What, I've been wondering, do the real flu bloggers -- who don't even accept advertising on their sites, lest an ad for Tamiflu sap pop up next to a story on antivirals -- think of Contagion's greedy Alan Krumwiede?
You don't need to look far to find real examples of pandemics and their huge tolls. But some of the deadliest diseases wouldn't be considered the least bit exotic by Hollywood screenwriters or even average Angelenos.
Congress exempted Group Purchasing Organizations from anti-kickback statutes in the 1980s, in what critics say was a direct violation of anti-trust law. In the past three decades there has been no serious effort to correct this gross fleecing of patients and taxpayers.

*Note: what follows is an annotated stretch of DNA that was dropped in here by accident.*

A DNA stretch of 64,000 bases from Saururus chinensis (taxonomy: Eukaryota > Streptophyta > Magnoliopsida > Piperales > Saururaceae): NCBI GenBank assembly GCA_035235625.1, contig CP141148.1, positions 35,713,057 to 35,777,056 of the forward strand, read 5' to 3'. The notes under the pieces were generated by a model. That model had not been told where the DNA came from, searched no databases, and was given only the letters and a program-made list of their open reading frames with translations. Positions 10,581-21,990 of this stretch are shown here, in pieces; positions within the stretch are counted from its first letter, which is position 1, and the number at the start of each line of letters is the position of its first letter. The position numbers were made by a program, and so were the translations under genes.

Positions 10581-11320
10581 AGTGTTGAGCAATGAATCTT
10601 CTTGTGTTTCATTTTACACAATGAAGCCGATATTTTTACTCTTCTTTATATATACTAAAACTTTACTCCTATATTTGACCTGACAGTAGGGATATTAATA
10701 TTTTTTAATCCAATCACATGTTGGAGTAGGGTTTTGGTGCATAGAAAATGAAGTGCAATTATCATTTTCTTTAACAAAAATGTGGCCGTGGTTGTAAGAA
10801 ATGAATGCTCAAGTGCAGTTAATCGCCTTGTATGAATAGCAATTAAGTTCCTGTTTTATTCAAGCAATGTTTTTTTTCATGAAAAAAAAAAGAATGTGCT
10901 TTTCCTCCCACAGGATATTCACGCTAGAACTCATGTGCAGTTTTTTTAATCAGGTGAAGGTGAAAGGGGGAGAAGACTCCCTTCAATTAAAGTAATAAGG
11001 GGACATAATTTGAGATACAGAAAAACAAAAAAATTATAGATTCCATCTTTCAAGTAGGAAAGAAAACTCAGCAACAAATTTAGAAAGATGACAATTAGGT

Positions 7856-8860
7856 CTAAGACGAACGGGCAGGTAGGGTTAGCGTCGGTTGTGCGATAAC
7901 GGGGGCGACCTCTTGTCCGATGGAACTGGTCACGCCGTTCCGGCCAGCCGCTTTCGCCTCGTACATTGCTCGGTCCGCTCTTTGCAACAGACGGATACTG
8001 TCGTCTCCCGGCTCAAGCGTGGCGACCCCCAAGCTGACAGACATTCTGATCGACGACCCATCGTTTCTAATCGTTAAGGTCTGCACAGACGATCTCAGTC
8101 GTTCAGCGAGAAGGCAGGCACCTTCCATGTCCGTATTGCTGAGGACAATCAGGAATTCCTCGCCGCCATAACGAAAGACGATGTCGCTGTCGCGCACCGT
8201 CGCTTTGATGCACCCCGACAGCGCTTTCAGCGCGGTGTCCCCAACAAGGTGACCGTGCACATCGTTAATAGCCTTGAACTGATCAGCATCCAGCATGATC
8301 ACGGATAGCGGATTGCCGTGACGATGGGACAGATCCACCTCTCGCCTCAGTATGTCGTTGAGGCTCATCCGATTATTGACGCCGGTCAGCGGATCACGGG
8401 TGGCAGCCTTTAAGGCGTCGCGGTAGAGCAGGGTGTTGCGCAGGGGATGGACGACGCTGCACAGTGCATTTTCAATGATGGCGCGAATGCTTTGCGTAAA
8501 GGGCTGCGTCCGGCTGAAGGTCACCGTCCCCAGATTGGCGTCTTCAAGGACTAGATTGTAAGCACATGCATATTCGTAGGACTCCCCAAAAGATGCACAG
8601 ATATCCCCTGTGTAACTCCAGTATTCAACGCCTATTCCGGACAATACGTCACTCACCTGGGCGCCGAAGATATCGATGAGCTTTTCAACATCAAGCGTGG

Although Contagion generated feelings of hypochondria, I found the movie's medical validity very satisfying. And when I say "satisfying," I mean I squealed with delight every time I heard a Microbiology 1650 buzzword.
The new film Contagion tracks the first several weeks as a new virus sweeps the world, killing the infected in a matter of days. But what makes Contagion so unique and powerful is that the virus is only briefly the villain.